Self-Interest Defeats the Public Interest
The self-interest of individual officials and the FDA as a whole profoundly affects the agency’s receptivity to and the fate of regulatory reform. During the past 30 years, agency officials have received no bouquets from Congress or the public for attempts to decrease regulatory responsibilities, improve efficiency, and reduce requirements. Quite the opposite—the rewards have gone to those who have succeeded in expanding their responsibilities, budgets, and empires. Moreover, busywork, such as the creation and evaluation of milestones in performance plans, has become a major industry within the FDA.
More than a hundred studies, inquiries, and congressional hearings have documented the negative impacts of the existing system. According to a report from the Tufts Center for the Study of Drug Development, “the regulatory activities of the FDA may constitute the most thoroughly investigated and studied program of government regulation in history.” As early as 1955, the report of the Hoover Commission’s Task Force on Federal Medical Services found that the FDA was outmoded, used punitive methods, and had inadequate staff. In 1976, the President’s Biomedical Panel concluded that the FDA was a “formidable roadblock” and that the agency’s delays and costs constituted a “hazard to public health.” Between 1982 and 1992 alone, the activities and policies of the FDA were the subject of nine major reports or sets of recommendations from government sources and independent commissions. These recommendations, however, just seem to get filed away and forgotten.
At least 29 independent studies have produced recommendations that would transfer some tasks performed internally by the FDA to outside experts. Other oft-repeated recommendations include overarching management and structural reforms and changes in the FDA’s culture that would redress regulators’ single-minded avoidance of type 1 errors (although it has seldom been stated in those terms).
Meaningful change requires congressional action, but Congress’s sporadic interest in drug regulation has usually taken the form of spurious, politically motivated concerns about underregulation. The bottom line is that Congress’s failure to carry out its oversight and legislative responsibilities has permitted the problems to become progressively worse and more entrenched. We face a situation in which neither the FDA nor Congress possesses sufficient commitment to the public interest to undertake true reform.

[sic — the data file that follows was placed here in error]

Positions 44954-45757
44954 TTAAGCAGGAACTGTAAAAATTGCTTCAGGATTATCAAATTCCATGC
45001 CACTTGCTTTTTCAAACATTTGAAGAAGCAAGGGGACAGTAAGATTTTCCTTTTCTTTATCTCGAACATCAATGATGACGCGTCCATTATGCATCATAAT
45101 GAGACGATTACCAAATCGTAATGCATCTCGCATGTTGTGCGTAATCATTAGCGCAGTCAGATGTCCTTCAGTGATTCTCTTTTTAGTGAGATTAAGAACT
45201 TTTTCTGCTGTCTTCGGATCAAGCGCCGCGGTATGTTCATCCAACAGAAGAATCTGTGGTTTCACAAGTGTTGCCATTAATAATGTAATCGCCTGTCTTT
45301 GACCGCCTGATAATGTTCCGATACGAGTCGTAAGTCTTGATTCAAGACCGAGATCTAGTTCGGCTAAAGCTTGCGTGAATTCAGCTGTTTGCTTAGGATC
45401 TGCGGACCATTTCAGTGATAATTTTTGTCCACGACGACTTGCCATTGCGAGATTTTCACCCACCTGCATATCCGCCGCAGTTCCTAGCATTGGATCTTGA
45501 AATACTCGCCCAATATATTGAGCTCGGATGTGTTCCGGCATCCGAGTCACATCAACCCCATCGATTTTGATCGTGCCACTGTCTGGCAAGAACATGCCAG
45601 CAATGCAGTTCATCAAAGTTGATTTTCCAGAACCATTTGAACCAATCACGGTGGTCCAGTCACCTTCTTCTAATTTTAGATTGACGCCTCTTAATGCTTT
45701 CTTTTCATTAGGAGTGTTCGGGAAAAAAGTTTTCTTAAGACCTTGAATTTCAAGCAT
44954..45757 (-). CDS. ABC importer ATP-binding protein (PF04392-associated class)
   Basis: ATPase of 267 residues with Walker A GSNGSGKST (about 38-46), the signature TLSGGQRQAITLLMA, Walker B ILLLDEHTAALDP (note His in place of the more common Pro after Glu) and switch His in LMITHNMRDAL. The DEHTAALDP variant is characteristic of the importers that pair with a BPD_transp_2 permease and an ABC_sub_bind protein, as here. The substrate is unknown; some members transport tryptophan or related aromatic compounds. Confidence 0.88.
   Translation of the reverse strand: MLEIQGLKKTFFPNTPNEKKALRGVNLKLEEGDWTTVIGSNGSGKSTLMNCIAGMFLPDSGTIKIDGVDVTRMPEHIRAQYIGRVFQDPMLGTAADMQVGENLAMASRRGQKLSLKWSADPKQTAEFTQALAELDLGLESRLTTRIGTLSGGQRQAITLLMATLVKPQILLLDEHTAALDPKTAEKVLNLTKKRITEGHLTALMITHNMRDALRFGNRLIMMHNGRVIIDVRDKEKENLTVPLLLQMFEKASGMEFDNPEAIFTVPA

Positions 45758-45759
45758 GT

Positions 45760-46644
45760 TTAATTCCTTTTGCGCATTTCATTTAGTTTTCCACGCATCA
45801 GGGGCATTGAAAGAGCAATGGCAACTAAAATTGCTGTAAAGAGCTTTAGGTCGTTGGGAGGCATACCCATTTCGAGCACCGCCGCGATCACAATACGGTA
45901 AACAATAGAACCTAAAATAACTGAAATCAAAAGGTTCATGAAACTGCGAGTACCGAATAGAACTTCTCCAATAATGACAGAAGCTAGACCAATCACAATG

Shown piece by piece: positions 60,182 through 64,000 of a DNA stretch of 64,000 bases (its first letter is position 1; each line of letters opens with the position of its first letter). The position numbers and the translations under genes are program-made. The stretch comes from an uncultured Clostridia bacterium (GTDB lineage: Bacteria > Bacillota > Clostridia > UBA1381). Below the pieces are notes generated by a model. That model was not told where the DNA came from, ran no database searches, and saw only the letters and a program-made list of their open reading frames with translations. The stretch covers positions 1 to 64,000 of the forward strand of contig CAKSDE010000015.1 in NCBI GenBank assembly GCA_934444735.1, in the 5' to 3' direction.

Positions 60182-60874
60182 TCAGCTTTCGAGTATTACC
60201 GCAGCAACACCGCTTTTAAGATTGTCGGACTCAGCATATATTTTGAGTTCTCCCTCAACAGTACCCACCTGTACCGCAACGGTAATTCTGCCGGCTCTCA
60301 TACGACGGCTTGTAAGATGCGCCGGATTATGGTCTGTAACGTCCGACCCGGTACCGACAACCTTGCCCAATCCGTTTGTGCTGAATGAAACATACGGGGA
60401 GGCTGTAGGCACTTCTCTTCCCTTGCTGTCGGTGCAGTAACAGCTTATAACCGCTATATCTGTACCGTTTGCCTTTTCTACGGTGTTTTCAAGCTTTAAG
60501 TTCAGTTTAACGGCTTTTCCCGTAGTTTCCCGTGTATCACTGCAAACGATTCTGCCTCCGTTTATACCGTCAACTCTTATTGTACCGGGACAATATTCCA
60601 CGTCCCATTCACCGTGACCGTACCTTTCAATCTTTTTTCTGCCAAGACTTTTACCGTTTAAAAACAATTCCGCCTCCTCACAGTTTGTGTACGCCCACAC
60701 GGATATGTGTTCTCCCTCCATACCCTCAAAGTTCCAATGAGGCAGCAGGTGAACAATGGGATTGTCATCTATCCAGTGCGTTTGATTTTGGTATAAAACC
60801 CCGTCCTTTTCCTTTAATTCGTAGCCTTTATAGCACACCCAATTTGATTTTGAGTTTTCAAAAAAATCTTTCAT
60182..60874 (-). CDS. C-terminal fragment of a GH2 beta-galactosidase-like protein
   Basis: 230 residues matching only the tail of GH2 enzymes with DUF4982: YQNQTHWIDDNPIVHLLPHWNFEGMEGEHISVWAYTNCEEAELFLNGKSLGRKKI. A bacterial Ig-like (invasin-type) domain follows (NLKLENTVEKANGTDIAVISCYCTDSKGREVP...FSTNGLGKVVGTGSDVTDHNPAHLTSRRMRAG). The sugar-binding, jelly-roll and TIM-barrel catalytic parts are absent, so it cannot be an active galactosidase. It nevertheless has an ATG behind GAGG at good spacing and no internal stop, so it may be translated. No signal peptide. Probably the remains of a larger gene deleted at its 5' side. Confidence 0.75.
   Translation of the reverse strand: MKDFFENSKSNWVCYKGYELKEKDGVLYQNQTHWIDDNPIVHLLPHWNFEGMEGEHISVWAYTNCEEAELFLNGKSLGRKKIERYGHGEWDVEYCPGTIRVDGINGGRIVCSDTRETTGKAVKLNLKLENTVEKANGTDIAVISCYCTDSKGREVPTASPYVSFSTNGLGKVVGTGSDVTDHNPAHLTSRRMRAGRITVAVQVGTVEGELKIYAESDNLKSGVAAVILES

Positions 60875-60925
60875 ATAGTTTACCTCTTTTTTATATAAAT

A Reform Proposal
Three things are clear: reform of drug regulation is necessary, it must be fundamental in nature, and it must come from outside the agency via new legislation. The plan for reform proposed here maintains existing or equivalent standards—and assurance to consumers—of product purity, potency, and quality. It retains the legal requirement for premarket demonstration of new drugs’ safety and effectiveness, the agency’s final sign-off authority for product marketing, and the FDA’s responsibility for overarching safety issues. The seminal change is that day-to-day oversight of drug testing and the initial NDA review will be performed by nongovernmental, FDA-certified entities: drug certifying bodies, or DCBs. The FDA thereby becomes primarily a certifier of certifiers, rather than a certifier of products. The proposed model
Transfers much of the responsibility for oversight of clinical trials and NDA review to nongovernmental experts in the DCBs
Finances DCBs with user fees, via contractual arrangements between sponsors (drug manufacturers) and DCBs
Introduces competition among the DCBs for drug sponsor clients
Introduces competition between DCBs and certain foreign regulatory agencies that are certified to submit an approved registration package directly to the FDA
Delegating a significant portion of the oversight responsibility to nongovernmental entities will simultaneously introduce into the regulation of drug development several positive elements:
Competition among DCBs for drug companies’ business, creating pressure for greater innovativeness and efficiency in the oversight process
Competition between DCBs and the most respected European regulatory agencies (whose recommendation for approval would be tantamount to a positive recommendation from a U.S. DCB)
A more appropriate balance than presently exists between regulators’ own incentives and disincentives, risks and rewards
This potent combination of competition and incentives, which will be more efficient at getting safe, effective drugs to patients, can transform the current or existing drug development process and reverse the upward spiral of increasing time and costs. The public will benefit directly by earlier access to greater numbers of less costly drugs and indirectly by greater robustness and productivity in the pharmaceutical industry.